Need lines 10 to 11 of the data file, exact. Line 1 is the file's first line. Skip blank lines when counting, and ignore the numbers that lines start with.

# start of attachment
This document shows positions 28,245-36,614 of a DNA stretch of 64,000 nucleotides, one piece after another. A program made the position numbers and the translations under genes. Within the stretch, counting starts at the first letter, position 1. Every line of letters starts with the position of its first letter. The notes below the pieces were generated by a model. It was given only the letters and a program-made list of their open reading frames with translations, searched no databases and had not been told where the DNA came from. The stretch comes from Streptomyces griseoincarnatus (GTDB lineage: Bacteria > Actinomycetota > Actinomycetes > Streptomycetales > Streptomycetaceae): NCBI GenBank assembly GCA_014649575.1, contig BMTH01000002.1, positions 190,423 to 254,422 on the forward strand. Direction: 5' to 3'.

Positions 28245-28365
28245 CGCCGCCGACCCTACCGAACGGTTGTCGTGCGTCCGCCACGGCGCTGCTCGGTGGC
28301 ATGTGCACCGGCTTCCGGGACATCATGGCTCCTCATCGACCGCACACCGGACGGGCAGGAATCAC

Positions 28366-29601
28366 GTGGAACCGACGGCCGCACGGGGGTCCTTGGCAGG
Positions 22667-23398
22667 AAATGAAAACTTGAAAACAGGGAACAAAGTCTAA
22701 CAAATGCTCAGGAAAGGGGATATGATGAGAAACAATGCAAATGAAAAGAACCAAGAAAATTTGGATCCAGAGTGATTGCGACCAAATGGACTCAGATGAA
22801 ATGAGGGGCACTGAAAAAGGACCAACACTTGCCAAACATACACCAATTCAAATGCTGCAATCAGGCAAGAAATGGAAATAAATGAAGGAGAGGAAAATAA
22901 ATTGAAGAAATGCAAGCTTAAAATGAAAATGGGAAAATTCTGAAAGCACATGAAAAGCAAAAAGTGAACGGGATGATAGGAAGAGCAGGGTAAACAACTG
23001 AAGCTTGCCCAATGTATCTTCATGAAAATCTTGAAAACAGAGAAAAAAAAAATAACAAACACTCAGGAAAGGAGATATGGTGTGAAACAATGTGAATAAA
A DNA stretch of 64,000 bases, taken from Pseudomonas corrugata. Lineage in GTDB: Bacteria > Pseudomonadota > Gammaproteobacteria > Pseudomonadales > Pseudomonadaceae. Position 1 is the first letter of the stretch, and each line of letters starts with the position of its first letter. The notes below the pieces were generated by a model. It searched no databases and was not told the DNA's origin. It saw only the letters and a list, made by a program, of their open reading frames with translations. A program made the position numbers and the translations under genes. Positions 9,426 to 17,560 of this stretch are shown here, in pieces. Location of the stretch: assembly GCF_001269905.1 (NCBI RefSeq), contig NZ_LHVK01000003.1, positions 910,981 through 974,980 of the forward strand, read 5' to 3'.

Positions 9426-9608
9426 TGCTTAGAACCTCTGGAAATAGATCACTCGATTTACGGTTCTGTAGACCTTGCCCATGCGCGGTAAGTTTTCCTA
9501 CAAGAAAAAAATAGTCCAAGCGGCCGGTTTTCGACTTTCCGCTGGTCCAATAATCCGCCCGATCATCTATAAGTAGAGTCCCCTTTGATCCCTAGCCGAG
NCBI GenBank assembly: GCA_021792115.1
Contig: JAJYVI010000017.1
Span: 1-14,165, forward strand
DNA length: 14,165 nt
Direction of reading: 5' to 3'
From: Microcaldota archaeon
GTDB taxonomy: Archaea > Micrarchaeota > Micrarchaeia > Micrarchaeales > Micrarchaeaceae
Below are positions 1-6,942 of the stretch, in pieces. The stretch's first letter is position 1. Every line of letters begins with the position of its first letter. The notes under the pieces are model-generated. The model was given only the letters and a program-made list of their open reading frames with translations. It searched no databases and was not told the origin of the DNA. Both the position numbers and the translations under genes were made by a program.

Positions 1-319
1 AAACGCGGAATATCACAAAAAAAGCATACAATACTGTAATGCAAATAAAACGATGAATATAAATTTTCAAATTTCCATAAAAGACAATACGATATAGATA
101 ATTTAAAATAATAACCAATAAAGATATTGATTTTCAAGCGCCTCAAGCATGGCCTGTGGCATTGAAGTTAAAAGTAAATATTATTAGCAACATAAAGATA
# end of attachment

22801 ATGAGGGGCACTGAAAAAGGACCAACACTTGCCAAACATACACCAATTCAAATGCTGCAATCAGGCAAGAAATGGAAATAAATGAAGGAGAGGAAAATAA
22901 ATTGAAGAAATGCAAGCTTAAAATGAAAATGGGAAAATTCTGAAAGCACATGAAAAGCAAAAAGTGAACGGGATGATAGGAAGAGCAGGGTAAACAACTG